Despite warnings from Congress and media watchdog orgs, the FCC voted 3-2 on Tuesday to approve chairman Kevin J. Martin's landmark proposal for loosening the newspaper-broadcast cross-ownership ban, which would allow companies to own a newspaper and TV station in the nation's top 20 markets.
The vote, which as expected went along straight party lines for the five-member commission, provoked bitter reaction from the FCC's two Democratic members, and prompted at least one advocacy org to vow a legal challenge if Capitol Hill does not fulfill a promise to intervene to stop the measure. Martin's controversial proposal even raised the ire of conservative groups that generally support his initiatives.
Ironically, the Dems later provided Martin with the only supporting votes on another controversial measure of his - capping horizontal cable ownership at 30% - which Martin's GOP colleagues opposed, and which a federal court blocked when the FCC made a similar attempt in 2001.
Throughout the proceeding, Martin and fellow Republican commissioners Deborah Taylor Tate and Robert McDowell repeatedly described the proposal to relax the cross-ownership ban as "modest" and "minor," noting that it would only apply to the top 20 markets in the country and would exclude cross-ownership of the top four broadcast stations in any one market.
Martin's main justification for easing the ban has been that newspapers need relief from shrinking ad revenues and declining readership.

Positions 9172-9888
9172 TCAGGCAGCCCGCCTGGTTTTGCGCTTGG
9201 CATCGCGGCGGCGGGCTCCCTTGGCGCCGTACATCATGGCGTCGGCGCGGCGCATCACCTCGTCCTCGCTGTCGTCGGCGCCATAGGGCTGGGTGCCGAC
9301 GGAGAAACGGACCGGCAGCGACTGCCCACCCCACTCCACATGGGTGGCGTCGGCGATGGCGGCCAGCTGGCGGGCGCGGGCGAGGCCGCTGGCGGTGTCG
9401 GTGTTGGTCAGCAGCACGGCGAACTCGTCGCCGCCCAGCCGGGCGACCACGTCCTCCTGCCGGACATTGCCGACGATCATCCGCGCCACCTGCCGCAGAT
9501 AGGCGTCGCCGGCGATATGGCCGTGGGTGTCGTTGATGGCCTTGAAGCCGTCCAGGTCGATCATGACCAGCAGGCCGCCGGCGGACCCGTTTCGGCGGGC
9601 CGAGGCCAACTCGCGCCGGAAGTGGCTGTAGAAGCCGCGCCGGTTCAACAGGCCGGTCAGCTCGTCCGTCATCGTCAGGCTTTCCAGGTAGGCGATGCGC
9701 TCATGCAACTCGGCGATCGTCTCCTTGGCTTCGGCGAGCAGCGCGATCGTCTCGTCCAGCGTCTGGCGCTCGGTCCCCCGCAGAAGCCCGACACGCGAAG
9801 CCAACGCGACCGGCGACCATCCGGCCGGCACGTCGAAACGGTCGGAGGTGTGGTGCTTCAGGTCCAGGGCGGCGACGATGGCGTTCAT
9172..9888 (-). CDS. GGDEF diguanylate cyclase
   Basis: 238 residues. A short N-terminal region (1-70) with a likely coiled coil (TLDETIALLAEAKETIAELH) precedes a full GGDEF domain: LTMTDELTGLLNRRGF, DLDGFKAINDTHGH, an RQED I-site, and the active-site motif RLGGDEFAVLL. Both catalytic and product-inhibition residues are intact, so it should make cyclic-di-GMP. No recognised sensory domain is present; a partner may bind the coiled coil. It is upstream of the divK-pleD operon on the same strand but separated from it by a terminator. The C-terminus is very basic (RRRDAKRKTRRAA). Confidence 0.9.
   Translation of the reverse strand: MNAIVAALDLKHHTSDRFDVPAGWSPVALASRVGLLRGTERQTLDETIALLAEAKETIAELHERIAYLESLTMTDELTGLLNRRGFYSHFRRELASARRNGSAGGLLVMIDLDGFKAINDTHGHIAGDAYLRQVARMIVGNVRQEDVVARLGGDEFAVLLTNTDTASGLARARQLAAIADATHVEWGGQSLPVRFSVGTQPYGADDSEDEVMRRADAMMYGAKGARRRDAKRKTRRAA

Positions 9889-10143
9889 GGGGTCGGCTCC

"Allowing cross-ownership may help to forestall the erosion in local news coverage by enabling companies to share these local news gathering costs across multiple media platforms," Martin said.
After settling a lawsuit with Peter Jackson on "The Lord of the Rings," New Line co-chairmen/co-CEOs Bob Shaye and Michael Lynne announced jointly with MGM chairman Harry Sloan that the way is clear to turn J.R.R. Tolkien's "Hobbit" into two live-action films.
The resolution clears the way for "Spider-Man" helmer Sam Raimi to direct. While Shaye said no creative alignments have yet been made, Raimi has long been interested -- as long as Jackson was involved or gave his blessing.
The studios hope to start production in 2009, shooting two films simultaneously and releasing them in December 2010 and December 2011. New Line will run production and distribute domestically, while MGM will release internationally. The studios will co-finance the films.
Jackson's Kiwi stages, post-production and visual effects facilities -- which he built to accommodate "LOTR" -- likely will be used to mount "The Hobbit." And New Zealand once again will be used as the visual backdrop for Middle-earth, this time to tell the story of how Frodo's uncle, Bilbo Baggins, ventured from the Shire and wound up taking the Ring of Power from Gollum.
The key to moving forward was settling all litigation between Jackson and New Line over funds owed the filmmaker for "LOTR."
Jackson and partner Fran Walsh filed suit in Los Angeles Federal Court in 2005, charging they were shortchanged in profit participation on "The Fellowship of the Ring." A bitter war of words set Jackson and Walsh in one corner, Shaye and Lynne in the other.
Jackson's next two directing gigs are both for DreamWorks. He optioned Alice Sebold novel "The Lovely Bones" and wrote the script with his "LOTR" partners Walsh and Philippa Boyens. He'll also team with Steven Spielberg to co-direct "Tintin."
While those commitments will keep Jackson from directing "The Hobbit," the settlement deal is helpful not only for Shaye and Lynne but also for MGM's Sloan, who helped put the parties together.
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